I must say that the review on Waxy Monx (from a 1996 issue of Cringe) is a bit out-dated. I have seen the Monx several times this year at Ruby Tuesday, Little Brother's, and at some fests opening for Jerry Garcia Band and Hypnotic Clambake. They kicked ass. They put on a tremendously tight show every time with some intense improv psychedelic jams and great effects. Their lead guitar player is as good as anybody. Their rhythm section is strong enough to play lead for most local bands. Their originals are written on the same level of complexity and creativity as Pink Floyd's, Allman's, Zeppelin's and Phish's. Their live show is ever so tight despite the fact that they call their tunes on stage and improv their way from song to song. They have a kick ass light show too. They are ten times better than any local jam band at their level. I have no idea if the Monx were any good back in 1996, but they are still around now and are easily the best jam band currently in Columbus.

- Lee D Bass (Sept 06, 1998)

Willie Voodooz CD Willie and the Voodooz
Medicine Man
CD (Flavatone)

The Voodooz are Woody Hamilton on guitars and vocals, Dave Joseph handling the drums, percussion and backing vocals, Greg Patton on bass and of course Willie on guitar, vocals, piano, turntable, and samples. Willie and his band have been a fixture in their hometown of Columbus, Ohio for two decades.Their recent schedule includes additional dates in Marion, Ohio and Huntington, West Virginia. These seasoned musicians have just released their new CD "Medicine Man".

The only question that I have after listening to the new release by Willie and the VooDooz is, which Woodstock should they have played at? Answer? Both!! There's enough psychedelic sounds and lyrics for the seventies and enough funk and groove for the nebulous nineties. "Dance Revolution" opens with heavy guitars and octave playing on the lead solo. Willie sings, "I Came to party all night long." The wall of sound is mixed with solid melodies, a harpsichord sounding break in the middle and the whole band chanting at the end. Powerful! "Caroline" brings us into the semi-acoustical mode with a steady beat and Willie singing, "Caroline got married today let's get trashed." The funky rap groove of "Wonderland" mixed with the psychedelic lyrics creates a new sound that should be bottled and sold at all grocery stores. The label would read "Nothing but a party in the acid house". This one will make everyone dance and even satisfy the recent resurgence of the eighties' fans. Woody plays tasteful slide guitar on the "Wall of Pain" track. The clever use of different instruments and effects throughout the Cd keep each track fresh and new. "Until the Planets Crash" brings us back to "in you face" rock. Good sing along tune with an unforgettable melody. Greg Patton lays down the bass line on "Mary is a Go Go Girl", another solid dance song. "Medicine Man", the titled rack has a bouncy, Tom Petty-like rhythm. Willie sings "Mary Haven, I need Rest" I've never been there-----yet. Good guitar work. This one could be a single. My favorite rocker is "You Ain't All Of That." The Bo Diddley pulse mixed with the wah wah playing from Woody and the solid drumming of Dave Joseph will set any crowd on fire. I'd put this one on the radio also. The instrumental "Strawberry Lennon" is a "Strawberry Fields" flavored tune, obviously. Good idea! Gives me a flashback buzz. Overall I'm impressed with the quality and style of "Medicine Man." The tracks all sound different and have lasting melodies. Willie and the band translate a lot of their live energy into the recording.. They deserve to have success with this one. For more information about the band, their past recordings and schedules visit their website at ( The CD is available from the site. --RnR Dave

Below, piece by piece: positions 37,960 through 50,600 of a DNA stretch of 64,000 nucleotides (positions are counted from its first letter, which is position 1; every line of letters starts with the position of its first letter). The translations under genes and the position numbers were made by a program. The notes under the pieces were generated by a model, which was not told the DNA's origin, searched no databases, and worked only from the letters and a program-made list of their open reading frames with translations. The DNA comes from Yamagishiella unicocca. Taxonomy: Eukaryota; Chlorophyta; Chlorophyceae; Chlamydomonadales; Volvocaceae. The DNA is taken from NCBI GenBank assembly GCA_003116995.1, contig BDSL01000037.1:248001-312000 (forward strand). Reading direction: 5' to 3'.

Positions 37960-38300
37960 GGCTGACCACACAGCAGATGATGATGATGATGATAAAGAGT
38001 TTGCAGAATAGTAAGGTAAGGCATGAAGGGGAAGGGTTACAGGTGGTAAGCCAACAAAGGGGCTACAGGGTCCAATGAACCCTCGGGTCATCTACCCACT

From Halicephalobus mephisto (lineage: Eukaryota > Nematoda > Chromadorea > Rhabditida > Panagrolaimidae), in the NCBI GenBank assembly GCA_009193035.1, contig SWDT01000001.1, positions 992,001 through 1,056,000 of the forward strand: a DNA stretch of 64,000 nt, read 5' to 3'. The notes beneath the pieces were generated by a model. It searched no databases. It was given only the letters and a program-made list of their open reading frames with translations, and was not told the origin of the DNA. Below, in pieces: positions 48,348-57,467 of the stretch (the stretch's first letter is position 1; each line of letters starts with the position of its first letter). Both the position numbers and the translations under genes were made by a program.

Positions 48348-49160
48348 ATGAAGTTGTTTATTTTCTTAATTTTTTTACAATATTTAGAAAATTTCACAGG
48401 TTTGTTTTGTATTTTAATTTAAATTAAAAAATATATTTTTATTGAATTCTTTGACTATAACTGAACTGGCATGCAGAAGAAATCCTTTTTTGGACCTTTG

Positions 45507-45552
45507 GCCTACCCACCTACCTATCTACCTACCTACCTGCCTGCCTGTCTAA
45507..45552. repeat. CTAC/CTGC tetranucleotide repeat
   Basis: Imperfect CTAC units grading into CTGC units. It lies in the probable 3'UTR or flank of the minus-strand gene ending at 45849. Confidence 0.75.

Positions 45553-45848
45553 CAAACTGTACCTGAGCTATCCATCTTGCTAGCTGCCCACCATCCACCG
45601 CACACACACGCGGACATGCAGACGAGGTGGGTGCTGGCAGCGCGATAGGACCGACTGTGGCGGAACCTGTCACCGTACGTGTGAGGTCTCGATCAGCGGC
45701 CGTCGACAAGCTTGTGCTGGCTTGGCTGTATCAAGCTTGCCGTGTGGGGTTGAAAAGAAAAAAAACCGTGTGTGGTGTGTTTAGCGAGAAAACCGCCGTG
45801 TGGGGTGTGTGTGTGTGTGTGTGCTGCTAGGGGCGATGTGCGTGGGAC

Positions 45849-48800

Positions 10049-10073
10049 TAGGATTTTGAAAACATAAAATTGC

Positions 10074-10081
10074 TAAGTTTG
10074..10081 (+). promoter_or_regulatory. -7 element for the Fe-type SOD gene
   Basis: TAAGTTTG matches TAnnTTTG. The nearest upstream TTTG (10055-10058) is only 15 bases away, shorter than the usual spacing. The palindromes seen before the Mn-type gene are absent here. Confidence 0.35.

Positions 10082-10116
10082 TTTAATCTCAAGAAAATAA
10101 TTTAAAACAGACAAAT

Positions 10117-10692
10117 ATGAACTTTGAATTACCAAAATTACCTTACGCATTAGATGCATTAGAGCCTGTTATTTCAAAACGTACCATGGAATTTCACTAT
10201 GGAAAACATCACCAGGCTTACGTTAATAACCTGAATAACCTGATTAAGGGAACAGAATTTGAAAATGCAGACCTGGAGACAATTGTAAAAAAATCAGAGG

Recorded at Musicol and Metropolis Studios, Columbus, OH

Willie Phoenix at (http;// [email protected]

- Rock and Roll Dave (Sept 07, 1998)